31760 BC-IL--AlienState ad AP-RG LOCAL NEWS    WKD ADV   587   02/06  2:20 AM
 BC-IL--Alien State, adv12,590                           (0710i0il--na012DC)
 For Release Monday PMs of Feb. 12 and thereafter
 Cadre of Illinoians Keeps Eye to The Sky for Visitors From Space
 The (Bloomington) Pantagraph=
   BLOOMINGTON, Ill. (AP) _ The way some see it, it doesn't make
sense to sit around watching TV shows about alien abductions and
space travel, when you can simply get off your couch, grab your
binoculars and check it out for yourself.
   UFOs over Illinois? Should the masses be alarmed?
   While many call it bunk, others believe that close encounters
occur right here in the Corn Belt.
   In Illinois, there is a cadre of residents dedicated to the
investigation of UFOs and the questions their existence inevitably
   Paul Russell of Pekin heads the Central Illinois chapter of the
Mutual UFO Network, one of the largest UFO organizations in the
world. He and a band of about 30 space sentinels travel the back
roads on clear nights to spot UFOs.
   He says he's seen and heard of abnormalities in the night sky,
ranging from bright flashes to ``The Mothership,'' a half-mile-long
vessel with flashing lights.
   ``Civilization as we know it will collapse,'' he said. ``Outside
beings are smarter than us. It will happen in my life span. I know
I'm going to have the last laugh.''
   The chief of MUFON's state office, Forrest Crawford of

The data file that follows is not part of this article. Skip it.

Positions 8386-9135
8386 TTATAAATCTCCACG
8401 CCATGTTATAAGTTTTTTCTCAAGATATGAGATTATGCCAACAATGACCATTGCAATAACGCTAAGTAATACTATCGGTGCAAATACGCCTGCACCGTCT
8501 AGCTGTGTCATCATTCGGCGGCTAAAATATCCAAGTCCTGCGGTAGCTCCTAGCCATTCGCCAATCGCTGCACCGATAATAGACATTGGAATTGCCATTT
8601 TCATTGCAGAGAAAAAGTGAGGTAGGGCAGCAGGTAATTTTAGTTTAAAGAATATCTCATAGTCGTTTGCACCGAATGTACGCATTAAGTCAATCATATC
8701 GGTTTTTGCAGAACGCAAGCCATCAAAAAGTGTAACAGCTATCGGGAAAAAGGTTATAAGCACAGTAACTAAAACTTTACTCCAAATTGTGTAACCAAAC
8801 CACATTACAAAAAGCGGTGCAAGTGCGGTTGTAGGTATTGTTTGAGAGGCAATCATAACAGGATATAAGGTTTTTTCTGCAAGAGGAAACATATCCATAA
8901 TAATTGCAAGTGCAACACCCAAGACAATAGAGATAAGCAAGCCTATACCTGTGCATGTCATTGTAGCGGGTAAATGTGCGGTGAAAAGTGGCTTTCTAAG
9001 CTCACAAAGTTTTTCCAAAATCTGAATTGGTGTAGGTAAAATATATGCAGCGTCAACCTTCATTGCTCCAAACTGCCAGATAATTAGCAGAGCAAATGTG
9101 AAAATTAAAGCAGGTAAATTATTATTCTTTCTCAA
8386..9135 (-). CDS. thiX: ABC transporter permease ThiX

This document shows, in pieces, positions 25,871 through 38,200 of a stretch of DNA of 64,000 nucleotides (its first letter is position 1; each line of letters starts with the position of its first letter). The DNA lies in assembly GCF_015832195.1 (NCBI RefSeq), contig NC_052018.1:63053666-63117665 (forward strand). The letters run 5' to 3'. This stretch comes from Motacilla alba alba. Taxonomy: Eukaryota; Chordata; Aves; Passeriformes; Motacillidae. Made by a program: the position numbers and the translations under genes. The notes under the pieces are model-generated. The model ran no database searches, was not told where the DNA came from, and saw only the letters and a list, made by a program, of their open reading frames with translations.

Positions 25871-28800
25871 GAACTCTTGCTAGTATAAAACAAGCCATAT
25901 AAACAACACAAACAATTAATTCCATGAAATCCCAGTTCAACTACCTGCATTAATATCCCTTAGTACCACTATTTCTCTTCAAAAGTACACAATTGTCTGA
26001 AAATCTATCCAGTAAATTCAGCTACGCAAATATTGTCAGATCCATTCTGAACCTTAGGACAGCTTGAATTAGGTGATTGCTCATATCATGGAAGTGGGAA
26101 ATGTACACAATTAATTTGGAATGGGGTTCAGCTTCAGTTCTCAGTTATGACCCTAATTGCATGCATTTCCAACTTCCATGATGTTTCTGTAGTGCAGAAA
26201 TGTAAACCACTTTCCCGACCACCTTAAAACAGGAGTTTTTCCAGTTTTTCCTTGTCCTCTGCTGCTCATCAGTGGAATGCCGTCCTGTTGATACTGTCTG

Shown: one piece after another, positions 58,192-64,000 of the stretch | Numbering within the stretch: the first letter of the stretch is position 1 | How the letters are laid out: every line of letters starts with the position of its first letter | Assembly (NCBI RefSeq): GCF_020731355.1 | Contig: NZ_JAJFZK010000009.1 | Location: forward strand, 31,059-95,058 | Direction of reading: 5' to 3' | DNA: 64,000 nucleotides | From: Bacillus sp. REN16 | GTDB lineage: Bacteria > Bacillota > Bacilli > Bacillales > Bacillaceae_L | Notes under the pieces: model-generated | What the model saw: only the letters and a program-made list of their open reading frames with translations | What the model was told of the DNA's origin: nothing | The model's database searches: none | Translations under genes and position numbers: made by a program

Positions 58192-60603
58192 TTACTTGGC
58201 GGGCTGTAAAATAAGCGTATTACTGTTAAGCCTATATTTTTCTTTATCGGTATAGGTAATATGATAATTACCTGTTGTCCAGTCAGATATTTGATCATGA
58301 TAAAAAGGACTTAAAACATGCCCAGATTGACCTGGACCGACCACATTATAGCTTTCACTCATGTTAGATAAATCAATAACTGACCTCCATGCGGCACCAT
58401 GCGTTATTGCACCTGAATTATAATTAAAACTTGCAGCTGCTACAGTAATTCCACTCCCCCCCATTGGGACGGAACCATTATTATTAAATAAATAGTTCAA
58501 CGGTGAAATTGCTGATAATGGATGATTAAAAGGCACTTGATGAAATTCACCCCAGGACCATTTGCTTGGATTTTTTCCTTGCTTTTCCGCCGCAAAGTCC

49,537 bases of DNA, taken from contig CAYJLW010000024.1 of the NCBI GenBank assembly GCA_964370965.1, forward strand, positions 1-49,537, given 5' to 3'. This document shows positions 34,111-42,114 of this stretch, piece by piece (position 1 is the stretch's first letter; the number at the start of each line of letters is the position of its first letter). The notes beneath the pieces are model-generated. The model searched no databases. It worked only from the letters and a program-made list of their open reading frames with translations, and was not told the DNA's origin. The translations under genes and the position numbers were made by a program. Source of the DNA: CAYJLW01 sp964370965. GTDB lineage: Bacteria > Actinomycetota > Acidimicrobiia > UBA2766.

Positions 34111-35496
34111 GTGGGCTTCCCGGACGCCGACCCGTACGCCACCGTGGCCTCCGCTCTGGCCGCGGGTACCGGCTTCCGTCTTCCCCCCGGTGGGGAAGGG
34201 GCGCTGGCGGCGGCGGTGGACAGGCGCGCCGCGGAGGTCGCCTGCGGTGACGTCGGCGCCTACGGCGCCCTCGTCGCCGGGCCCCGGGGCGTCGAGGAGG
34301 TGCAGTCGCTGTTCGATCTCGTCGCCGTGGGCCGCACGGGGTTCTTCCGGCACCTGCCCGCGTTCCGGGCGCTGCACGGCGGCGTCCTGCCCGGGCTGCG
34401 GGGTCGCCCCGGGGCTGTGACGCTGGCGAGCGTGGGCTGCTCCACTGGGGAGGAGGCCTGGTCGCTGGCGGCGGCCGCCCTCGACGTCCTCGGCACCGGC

Collinsville, says the network has been attempting to discern a
pattern of UFO visits, an elusive venture thus far. The idea, he
said, would be to predict when the UFOs are coming, set up shop at
that site and wait.
   One MUFON member, Gary Hart of rural Bloomington, has spent
about $10,000 on equipment he hopes will help him zero in on alien
   He investigates sightings of his own and others, some of which
occurred during the day, he said.
   ``That's when it gets really hard to discount.''
   George Eberhard, director of publications for the Chicago-based
J. Allen Hynek Center for UFO Studies, said 95 percent of the
world's UFO reports are ``garbage'' that can be explained as either
airplanes, satellites or planets.
   After peaking in the 1970s, Eberhard said UFO sightings have
declined. One explanation, he said: ``Aliens were here, now they're
not. Sometime around 1980 or '81 everything fell off.''
   Carl Wenning, who heads the Illinois State University
planetarium, concurs. ``It's been awful quiet.''
   Crawford said UFO visits run in nine- to 11-year cycles, with
small surges every five or six years.
   ``It ebbs and flows,'' said Hart, who said 410 sightings were
reported in Fulton County during a six-week stretch in 1987.
   But the frequency of sightings appears to be on the upswing.
   In Pekin, Paul Russell reported the reappearance of ``angel
hair,'' a spider web-like substance he says is cosmic pollution
from spacecraft.
   The frothy, white material falls as spacecraft dart in and out
of the Spoon River Valley, he said.
   Greg Brown, a Bloomington UFO aficionado, said, ``It's up in the
air yet about what's going on. It's leading up to something and
we'd better be ready. But what's our biggest enemy? Denial.''
   Wenning said he'll believe spacecraft from other planets are
visiting earth when someone can produce a specimen that can be
   ``The burden of proof is on them,'' Wenning said. ``I'm talking
about stuff you can put your hands on.
   ``Remember, there are people out there who believe that Elvis is
still alive,'' Wenning said.
   (Copyright 1996 by The Associated Press.  All Rights Reserved.)
    AP-NY-02-06-96 0221EST